Outgoing GOP Sen. Jim DeMint took a jab at House Speaker John Boehner, telling radio shock jock Rush Limbaugh on Thursday that he might help dump the Republican leader.
DeMint, a Tea Party favorite, made big news earlier this week when he announced that as of Dec. 31, he was leaving the Senate to head the hard-right Heritage Foundation.
The South Carolina lawmaker, alongside current Heritage Foundation President Ed Fuelner, joined Limbaugh for the interview Thursday.
“I think it’s safe to say Boehner is not forcing either of you guys out, right?” Limbaugh asked.
Fuelner responded, “That’s pretty true,” while DeMint joked, “It might work a little bit the other way around.”
The GOP is a party filled with tension these days, as conservatives continue to push the party to the right, even after their big loss in 2012. DeMint was behind many failed right-wing Senate challengers in 2010 and 2012, like Christine O’Donnell, Ken Buck and Richard Mourdock, and many blame DeMint and his cohort for blowing the GOP's chances of retaking the Senate. And in the House, Speaker Boehner is dumping a number of extreme, right-leaning lawmakers fromcommittee assignments.
In many ways, DeMint and Boehner represent two directions for the GOP: a continued path toward the right with DeMint, or a gentle swerving toward bipartisan cooperation with Boehner.
On Friday's Hardball, former Republican National Committee chairman Michael Steele dismissed DeMint's remarks about Boehner as " just idle banter with Rush Limbaugh,” insisting there is no connection between DeMint’s new post and Boehner losing his job.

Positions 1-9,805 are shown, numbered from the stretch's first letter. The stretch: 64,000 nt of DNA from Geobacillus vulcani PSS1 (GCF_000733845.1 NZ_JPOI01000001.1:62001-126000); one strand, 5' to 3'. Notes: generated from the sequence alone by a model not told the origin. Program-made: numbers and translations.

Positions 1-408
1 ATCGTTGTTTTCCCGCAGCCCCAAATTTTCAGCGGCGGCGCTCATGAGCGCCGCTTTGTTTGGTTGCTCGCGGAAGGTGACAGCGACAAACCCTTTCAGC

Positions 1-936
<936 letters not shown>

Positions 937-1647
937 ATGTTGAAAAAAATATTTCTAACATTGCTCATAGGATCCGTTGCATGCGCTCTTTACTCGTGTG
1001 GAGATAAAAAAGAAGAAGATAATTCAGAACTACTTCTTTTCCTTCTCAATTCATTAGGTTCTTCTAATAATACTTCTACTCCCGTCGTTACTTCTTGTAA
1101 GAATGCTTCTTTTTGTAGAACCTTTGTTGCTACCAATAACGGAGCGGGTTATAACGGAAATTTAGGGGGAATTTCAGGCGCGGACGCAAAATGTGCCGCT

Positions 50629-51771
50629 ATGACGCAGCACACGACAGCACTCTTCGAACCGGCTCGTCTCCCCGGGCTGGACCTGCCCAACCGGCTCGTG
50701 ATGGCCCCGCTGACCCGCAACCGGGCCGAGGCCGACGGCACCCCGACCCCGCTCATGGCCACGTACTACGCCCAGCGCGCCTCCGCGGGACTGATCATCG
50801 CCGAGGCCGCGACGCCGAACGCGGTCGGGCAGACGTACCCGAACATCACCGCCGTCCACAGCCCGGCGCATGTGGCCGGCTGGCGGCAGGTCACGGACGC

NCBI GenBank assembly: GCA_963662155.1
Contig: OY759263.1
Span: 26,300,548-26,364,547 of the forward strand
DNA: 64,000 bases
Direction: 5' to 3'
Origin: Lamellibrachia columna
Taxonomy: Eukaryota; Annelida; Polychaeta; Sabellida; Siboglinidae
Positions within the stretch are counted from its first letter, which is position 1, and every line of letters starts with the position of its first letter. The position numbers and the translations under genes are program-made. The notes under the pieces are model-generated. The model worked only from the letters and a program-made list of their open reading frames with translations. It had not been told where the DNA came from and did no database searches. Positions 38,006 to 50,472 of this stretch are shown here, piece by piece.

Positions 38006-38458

DeMint, said Steele, is “setting the stage for what’s to come. He’s going to go out, he’s got a new platform. He’s got an elevated voice, if you will. He’s not one of 100, he’s now really representing a lot of conservative voices around the country.”
During the radio interview, DeMint told Limbaugh that he hoped his new job would allow him to get more Americans interested in the GOP.
“After spending most of life in advertising and marketing and research, I know that we can do a whole lot better job of convincing the American people, winning their hearts and souls, and if we do that, then we’re going to be more effective inside of Congress and more effective at election time," he said.
MNSBC political analyst Joy Reid of The Grio, insisted DeMint has been trying to argue all along to Americans that what matters is "the packaging." Reid pointed to Sen. Marco Rubio of Florida. During his campaign, DeMint was the first sitting senator to back Rubio's long-shot candidacy.
"You take a guy who himself is Latino [like Rubio], and you say to Latinos ‘look at this guy, he’s brown like you’ but when he starts to speak he has to say the same doctrinaire script and stay party line…He can put it in a nicer package. That’s what Jim DeMint has been trying to do," said Reid.